Senator Collings - The amendment would create new difficulties.


Senator J B HAYES - Its purpose is quite plain. It is what we want, and what the Leader of the Senate (Senator Pearce) has explained is the objective of the Government in introducing the bill. In those circumstances, I fail to see any reason for opposing the amendment.

The butter equalization scheme declared that a quota of this commodity produced in Australia should be exported; but a difficulty arose in connexion with dairyfarm butter. Hundreds of farmers make from 20 to 30 lb. of butter weekly, and either sell it to the local storekeepers in exchange for goods, or to private customers. This has been a lifelong practice with them; but they obviously could not export their quota, because they do not possess the expensive appliances for pasteurization or freezing chambers. Foi this reason they are unable to produce butter which would keep for export purposes, and they, therefore, continued to sell it locally. But the men who sent their cream to the factory were paid for a portion at the Australian price, and for the export quota at world's parity, which was lower than the home price; but the men who made butter on their farms received the Australian price for the whole of their output, simply because they were not in a position to export. The equalization control authority in Tasmania, realizing the unfairness of the position, instituted a system whereby dairy-farmers who could not export their quota were compelled to put a 3d., subsequently 2d.; stamp upon their butter. This caused considerable bitterness and heart-burning. Men said that they had been marketing butter all their lives, that they had never stamped it. and never would. Other men spent £50 or £60 on stamps which they could ill afford. Eventually, conditions 'became so chaotic that the Government of Tasmania held a referendum to ascertain the producers' views upon the matter. Although there were reasons for the smallness of the poll, there was a substantial majority agains' the equalization scheme which had to be abandoned forthwith. "When we go to the public next year to ask them to vote for the referendum, the fear will bc expressed that their previous experience may be repeated. The producers arc not afraid of a marketing scheme, but they will say, "Before I vote 'Yes', I want to know what sort of marketing scheme I shall get, and will the necessity arise for placing more stamps on butter?". At the present time, I am not in a position to answer these questions.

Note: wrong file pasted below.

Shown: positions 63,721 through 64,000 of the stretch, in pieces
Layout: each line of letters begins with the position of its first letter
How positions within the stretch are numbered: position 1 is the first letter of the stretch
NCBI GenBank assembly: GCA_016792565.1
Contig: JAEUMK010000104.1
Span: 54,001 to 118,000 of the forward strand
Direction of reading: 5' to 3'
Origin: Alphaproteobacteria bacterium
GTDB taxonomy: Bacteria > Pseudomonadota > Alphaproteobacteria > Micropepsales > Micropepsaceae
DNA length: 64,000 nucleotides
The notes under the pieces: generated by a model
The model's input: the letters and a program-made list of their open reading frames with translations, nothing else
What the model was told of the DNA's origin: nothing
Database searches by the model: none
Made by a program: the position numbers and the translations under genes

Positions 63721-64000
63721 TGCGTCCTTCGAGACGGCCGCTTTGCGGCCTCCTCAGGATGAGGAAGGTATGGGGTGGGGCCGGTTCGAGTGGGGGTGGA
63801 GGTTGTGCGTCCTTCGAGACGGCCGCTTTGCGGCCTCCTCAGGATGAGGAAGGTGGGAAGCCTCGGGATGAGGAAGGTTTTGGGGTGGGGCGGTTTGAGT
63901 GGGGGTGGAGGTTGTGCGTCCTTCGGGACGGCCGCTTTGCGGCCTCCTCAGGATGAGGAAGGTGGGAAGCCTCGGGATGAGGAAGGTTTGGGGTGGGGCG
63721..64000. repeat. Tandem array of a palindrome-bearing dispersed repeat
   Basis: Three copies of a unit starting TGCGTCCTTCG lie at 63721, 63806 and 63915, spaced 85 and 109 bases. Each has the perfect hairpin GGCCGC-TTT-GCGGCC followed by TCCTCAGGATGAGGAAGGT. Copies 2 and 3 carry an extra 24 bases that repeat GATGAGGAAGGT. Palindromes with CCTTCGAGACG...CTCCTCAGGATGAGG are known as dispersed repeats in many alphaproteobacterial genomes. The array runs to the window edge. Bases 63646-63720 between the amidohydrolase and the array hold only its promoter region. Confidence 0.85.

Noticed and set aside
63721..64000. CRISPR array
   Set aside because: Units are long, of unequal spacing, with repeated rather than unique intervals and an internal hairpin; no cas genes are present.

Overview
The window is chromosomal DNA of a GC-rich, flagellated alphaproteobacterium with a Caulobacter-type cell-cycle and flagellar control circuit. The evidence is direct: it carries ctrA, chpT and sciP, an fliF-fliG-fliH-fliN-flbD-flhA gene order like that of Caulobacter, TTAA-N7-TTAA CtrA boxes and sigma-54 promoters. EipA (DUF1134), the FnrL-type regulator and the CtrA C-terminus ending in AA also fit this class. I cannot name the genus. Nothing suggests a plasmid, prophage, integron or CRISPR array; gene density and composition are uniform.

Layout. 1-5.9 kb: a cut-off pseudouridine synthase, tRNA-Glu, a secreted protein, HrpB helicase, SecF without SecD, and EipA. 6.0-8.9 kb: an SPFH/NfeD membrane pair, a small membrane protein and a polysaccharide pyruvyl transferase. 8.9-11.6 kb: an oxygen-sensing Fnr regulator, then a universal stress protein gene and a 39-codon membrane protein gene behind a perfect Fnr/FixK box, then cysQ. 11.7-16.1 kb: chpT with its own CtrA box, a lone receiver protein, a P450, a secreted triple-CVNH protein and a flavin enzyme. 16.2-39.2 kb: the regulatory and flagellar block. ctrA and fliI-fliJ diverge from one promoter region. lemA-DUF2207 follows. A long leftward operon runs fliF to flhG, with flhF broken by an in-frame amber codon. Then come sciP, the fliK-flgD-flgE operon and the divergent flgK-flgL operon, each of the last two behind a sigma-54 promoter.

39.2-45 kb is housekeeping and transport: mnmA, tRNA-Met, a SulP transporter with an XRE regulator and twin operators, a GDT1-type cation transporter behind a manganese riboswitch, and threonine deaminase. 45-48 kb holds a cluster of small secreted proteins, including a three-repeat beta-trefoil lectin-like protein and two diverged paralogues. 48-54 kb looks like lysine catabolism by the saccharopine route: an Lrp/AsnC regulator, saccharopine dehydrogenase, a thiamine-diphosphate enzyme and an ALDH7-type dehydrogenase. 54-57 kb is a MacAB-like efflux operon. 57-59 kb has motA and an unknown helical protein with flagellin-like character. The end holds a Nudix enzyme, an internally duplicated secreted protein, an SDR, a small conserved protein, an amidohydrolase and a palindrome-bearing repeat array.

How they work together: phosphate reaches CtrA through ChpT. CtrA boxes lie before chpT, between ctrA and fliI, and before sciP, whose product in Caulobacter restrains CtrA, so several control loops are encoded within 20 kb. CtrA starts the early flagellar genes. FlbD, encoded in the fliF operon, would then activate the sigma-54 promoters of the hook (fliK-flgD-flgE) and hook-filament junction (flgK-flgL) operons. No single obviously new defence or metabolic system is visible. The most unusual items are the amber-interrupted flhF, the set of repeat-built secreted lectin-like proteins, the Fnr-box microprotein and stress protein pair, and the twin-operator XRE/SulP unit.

Senator Collings - There must bc some uniformity.


Senator J B HAYES - At this juncture, I propose to suggest a method to overcome this difficulty. The proportion of farm butter is small in comparison with the total production in Australia. Owing to Tasmania being a small State, and the large number of small farms in it, the proportion of faim butter is probably bigger there than in any other State. To overcome the difficulty - and it would be only in conformity with the practice of subsidizing industries - I consider that the State and Commonwealth Governments should vote a small subsidy from which any levy could be paid. Only a small sum of money would be involved, but the farmers would not have to purchase stamps. Those who make butter on the farm are in a small way of business; those who have big herds of cows naturally send their cream to the factories. My suggestion affects only the small men, and Ave would be quite justified in assisting them if a levy were imposed. Such consideration on the part of the governments concerned would materially assist to carry the referendum proposal. The only obstacle to success at the referendum will be that the people will think that the request of the Commonwealth goes too fat. A number of constitutional authorities hold the same view, notwithstanding what has been said in this chamber. The bill may mean more than what honorable senators think.

This difficulty can be settled by accepting the amendment moved by Senator Payne. If the Government would grant a subsidy in order to help the small farmers instead of having this wretched system of affixing a stamp to each pound of butter, an affirmative majority would be almost certain. I do not blame the Butter Equalization Board for the imposition of the stamp duty, because it was called upon to protect the dairy-farmer who was sending his cream to the factories. But if the public are in doubt as to the limits to which the proposed alteration will enable the Commonwealth to go, they will not vote for it at the referendum.